With more than 1,500 KOR-2A STTs already fielded across US and international armed forces, Viasat continues to upgrade the capability in response to ever-increasing demand signals from end users. Enhancements include the delivery of an encryption upgrade in response to Government mandates.

Similar upgrades are being applied to AN/PRC-161 which has been designed to provide end users with more precise positioning data and reliable communications for CAS missions in order to reduce collateral damage and risk of fratricide across congested operating environments.

"We are about to release a software upgrade to deliver encryption modernisation to STT, allowing Link 16-enabled platforms and personnel to operate in future encrypted networks," Stearn highlighted.

Viasat's Link 16 LEO satellite could also lead to the launch of a wider constellation of spacecraft, capable of providing Beyond Line of Sight (BLOS) Link 16 connectivity to a wider variety of platforms including manned and unmanned platforms in the air, on land and at sea.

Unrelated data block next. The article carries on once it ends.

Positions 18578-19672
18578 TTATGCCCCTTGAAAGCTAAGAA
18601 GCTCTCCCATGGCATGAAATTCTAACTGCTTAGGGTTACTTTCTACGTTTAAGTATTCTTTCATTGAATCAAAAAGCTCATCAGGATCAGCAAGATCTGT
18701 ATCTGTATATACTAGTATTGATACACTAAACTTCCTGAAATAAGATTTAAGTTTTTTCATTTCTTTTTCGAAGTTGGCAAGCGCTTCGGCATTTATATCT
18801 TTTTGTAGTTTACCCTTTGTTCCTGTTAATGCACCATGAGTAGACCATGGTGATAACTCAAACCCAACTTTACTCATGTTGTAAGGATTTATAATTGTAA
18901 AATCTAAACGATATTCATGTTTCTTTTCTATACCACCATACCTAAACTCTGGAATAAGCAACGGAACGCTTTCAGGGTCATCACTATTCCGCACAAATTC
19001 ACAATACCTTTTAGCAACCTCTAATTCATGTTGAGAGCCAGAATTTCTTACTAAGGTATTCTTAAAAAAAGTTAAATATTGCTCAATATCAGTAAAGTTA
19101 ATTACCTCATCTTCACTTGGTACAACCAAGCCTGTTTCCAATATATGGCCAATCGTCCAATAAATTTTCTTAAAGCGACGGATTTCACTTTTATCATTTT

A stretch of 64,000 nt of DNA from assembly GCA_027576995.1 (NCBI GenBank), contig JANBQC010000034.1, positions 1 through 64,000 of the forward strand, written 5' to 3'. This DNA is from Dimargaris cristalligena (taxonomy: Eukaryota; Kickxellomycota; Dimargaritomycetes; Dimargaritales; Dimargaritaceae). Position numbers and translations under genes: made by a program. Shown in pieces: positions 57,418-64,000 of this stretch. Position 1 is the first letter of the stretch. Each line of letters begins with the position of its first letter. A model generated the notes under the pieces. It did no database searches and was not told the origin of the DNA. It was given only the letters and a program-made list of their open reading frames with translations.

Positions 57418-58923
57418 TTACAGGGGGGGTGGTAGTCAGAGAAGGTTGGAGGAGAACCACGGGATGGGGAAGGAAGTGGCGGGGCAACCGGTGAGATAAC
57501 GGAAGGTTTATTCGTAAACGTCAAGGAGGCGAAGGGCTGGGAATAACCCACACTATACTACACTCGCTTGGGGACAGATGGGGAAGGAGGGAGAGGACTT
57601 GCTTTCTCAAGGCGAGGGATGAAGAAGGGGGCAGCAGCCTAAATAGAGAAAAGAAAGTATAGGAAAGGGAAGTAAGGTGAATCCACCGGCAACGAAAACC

Today, Link 16-enabled end users on the ground must have Line of Sight (LOS) to aircraft in order to coordinate CAS fire missions. With Link 16 LEO, this capability will be extended into BLOS operations.

As Stearn explained, the Link 16 LEO satellite is "another example of Viasat seeing need and taking steps to increase network capacity, resilience and relevancy, particularly in terms of near peer and high capability adversaries in contested environments.

"The biggest issue with Link 16 is LOS. But when bouncing off a LEO altitude, this can be extended beyond 300 mile range. We are working with the USAF to identify various CONOPS benefiting from that BLOS extension in range," he added while suggesting similar capacity could benefit surface vessels operating at sea.